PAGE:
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Astrid, 36

I released my first album at the age of 23. Back then, I had a clear vision of how I wanted to look in photographs. It rarely became a reality. Probably because I was so young, photographers would assume the role of determining what I should look like and wouldn’t listen to my opinion. One time, one of them told me all disappointedly that I wasn’t as photogenic as they had thought.

Only in recent years I’ve found photographers with whom I’m on the same wavelength. The age also makes a difference: these days I know how to voice my opinion and have the courage to say what I’m comfortable with and what I’m not.

I have chronic breast cancer that will never be cured. People often think that a disease like this would place a person above all matters related to appearance. That is not the case. During my illness and as it has progressed, I’ve become even more shallow than before. The various changes in my body and looks bother me hugely.

A while ago I heard someone say that nobody ever dies of breast cancer. Also in other ways, this type of cancer is sometimes considered as the “light” kind. That’s not true. The treatments feel like an overwhelming assault on who I am. Besides that they call for constant survival, they also mean endless change.

My child was two years old when I got ill. I had to quit nursing on the very day they made the diagnosis. One of my breasts was scheduled to be removed after two weeks, and you can’t be gushing out milk during the surgery. That was the end of natural motherhood.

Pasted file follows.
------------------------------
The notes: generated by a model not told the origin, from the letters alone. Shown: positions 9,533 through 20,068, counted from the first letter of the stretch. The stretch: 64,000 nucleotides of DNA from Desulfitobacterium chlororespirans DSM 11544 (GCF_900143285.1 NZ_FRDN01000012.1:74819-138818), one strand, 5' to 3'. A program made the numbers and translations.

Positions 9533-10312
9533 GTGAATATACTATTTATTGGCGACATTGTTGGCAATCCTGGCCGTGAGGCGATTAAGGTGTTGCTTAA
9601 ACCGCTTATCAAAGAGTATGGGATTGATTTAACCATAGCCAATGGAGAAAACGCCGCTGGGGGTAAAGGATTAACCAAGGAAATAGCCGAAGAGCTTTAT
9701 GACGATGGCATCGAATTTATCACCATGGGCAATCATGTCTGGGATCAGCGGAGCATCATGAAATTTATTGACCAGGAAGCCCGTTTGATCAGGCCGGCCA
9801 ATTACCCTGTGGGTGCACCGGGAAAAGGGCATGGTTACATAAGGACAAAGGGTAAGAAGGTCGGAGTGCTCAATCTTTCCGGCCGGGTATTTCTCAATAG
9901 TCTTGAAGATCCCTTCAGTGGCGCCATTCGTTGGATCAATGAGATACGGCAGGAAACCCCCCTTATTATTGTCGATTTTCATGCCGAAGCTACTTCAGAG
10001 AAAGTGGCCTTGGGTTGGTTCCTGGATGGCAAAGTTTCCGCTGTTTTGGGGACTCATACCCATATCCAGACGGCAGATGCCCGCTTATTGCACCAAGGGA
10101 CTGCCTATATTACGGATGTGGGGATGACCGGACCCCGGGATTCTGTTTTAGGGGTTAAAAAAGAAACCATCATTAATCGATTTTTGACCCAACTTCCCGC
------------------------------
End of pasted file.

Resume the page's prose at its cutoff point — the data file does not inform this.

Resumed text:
My hair has fallen out twice. However, losing the hair and the breast feels less significant than some other changes induced by the disease. Thanks to my current treatments, at the age of 36, I’m having menopause symptoms. Hormonal medicine also makes you gain weight. And because the cancer had spread into lymph nodes in my right armpit, they had to be removed. That’s why my right arm is now continuously swollen and a different size than the left. I need to wear a tight compression sleeve every day. It bothers me, but my biggest fear is that the swelling will start to hinder my playing. If I can no longer play the piano, I’m practically incapable of working.

When Outi took my picture, it had been two years since the cancer diagnosis. I had recovered from it through the surgery and treatments. I had a feeling like life would go on. Still, my whole appearance had changed and I was very unhappy with it. All of a sudden, my body was of a much older person.

Soon after the photo was taken, I began losing weight. At first, I felt very good about it: now I was gonna get back my old body. But the reason for the weight loss turned out to be the cancer recurring. This second time around, the changes in my looks and such have been more familiar to me. Still, even small changes feel significant because of what they symbolize.

The average life expectancy for those with chronic breast cancer is three years.